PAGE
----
The last week has been relatively dry and cool, but the circulation pattern over the West Coast is about to change as high pressure aloft is replaced by moderate, moist southwesterly flow.
Thursday will be the last dry day for Washington, with a line up of increasingly wet storms invading the State starting Friday. The forecast for the 72h precipitation ending 4 PM Sunday (see below) says it all: WET, with some of the mountain areas getting 2-5 inches, with more over northern CA.
The situation at 10 PM Wednesday is shown by a sea level pressure forecast, with low-level air temperature shown as well. Blue is cold air. Frigid air is now over eastern Washington, with just moderately below normal temperatures over western WA. A large pressure difference across the Cascades is producing strong winds in the Columbia Gorge and parts of Portland.
The observations at 8 PM (temp is black, gusts in red), show mid-30s in Portland and teens in eastern WA. Cold enough to snow.
Tomorrow, a very weak warm front will move northward over Oregon (see forecast precipitation for the 3-h ending 4 PM Thursday). There could be some very light snow to start, and as warm air surges in aloft, some light freezing drizzle.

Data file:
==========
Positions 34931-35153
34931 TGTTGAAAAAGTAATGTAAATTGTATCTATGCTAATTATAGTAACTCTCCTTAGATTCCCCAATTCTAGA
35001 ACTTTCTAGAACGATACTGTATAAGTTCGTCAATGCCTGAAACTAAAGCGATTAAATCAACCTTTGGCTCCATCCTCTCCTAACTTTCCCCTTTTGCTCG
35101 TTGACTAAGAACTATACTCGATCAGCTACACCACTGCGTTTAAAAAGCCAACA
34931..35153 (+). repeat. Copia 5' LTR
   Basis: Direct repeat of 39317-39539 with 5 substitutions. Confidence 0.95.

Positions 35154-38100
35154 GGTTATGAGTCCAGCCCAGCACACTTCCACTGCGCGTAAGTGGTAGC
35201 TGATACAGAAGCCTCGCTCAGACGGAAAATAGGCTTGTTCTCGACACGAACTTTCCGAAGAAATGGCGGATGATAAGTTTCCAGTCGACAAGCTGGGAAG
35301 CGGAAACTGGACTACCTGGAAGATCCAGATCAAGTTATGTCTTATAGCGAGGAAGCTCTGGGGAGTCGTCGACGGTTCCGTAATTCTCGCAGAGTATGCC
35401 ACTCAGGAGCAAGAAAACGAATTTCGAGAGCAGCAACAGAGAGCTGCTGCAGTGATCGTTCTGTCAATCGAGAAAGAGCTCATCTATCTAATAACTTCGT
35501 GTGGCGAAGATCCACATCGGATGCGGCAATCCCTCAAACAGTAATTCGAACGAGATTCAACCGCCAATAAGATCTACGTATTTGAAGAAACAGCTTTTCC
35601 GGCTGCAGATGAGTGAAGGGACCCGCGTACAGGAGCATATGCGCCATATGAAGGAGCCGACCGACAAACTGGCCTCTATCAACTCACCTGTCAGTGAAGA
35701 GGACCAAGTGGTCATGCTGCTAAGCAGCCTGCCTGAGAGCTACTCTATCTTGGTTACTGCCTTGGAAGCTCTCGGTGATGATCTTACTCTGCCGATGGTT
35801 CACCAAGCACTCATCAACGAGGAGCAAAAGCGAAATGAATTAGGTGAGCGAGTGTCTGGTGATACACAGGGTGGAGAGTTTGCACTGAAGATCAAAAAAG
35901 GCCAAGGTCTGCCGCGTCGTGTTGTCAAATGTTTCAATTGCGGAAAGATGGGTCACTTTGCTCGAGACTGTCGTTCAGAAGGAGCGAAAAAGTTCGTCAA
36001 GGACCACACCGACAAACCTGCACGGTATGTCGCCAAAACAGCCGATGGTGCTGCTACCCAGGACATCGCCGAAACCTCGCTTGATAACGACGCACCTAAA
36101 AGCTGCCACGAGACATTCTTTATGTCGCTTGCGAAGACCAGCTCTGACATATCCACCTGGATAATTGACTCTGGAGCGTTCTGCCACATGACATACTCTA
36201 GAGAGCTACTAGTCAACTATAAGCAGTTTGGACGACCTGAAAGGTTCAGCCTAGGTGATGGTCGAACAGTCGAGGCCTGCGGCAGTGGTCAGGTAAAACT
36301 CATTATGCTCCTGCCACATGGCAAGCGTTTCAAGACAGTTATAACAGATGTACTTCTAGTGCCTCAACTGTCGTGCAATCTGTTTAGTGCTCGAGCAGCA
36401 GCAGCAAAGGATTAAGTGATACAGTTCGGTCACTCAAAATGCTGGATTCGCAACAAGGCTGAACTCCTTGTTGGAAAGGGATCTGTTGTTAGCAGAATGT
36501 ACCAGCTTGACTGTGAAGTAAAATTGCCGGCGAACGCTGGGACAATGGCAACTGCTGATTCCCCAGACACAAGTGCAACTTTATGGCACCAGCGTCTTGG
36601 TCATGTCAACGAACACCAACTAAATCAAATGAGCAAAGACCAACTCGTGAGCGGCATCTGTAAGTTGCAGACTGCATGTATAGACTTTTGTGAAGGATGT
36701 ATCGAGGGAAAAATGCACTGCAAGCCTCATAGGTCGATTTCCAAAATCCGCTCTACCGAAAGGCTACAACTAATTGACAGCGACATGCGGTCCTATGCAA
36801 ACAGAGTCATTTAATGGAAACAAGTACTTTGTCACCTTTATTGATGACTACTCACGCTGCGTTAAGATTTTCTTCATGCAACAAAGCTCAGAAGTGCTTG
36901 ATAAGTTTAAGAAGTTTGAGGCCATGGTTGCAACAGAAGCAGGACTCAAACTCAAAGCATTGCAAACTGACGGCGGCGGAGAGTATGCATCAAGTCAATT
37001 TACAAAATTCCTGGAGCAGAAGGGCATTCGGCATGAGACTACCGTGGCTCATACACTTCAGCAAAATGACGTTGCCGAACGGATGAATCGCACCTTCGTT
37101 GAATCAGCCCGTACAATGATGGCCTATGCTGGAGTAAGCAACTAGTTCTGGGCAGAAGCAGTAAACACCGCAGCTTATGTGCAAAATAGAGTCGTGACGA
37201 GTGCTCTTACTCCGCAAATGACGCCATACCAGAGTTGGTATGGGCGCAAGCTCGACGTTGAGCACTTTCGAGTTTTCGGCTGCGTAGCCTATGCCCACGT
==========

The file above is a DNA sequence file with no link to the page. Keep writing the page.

After than, one wet/warm system after another will hit our region. The precipitation totals forecast by the NWS GFS system for the next 180 h (7.5 days) is amazing (see below), with the West Coast for central CA northward flooded by heavy precipitation. Temperatures will be cool enough for massive snows in the mountains.
To illustrate, here is the prediction 72h snowfall ending 4 AM Sunday. Nearly three feet at higher elevations in the Cascades and more snow over eastern WA. Lots in the Rockies as well.
As I have said in an earlier blog, the West Coast drought is effectively over.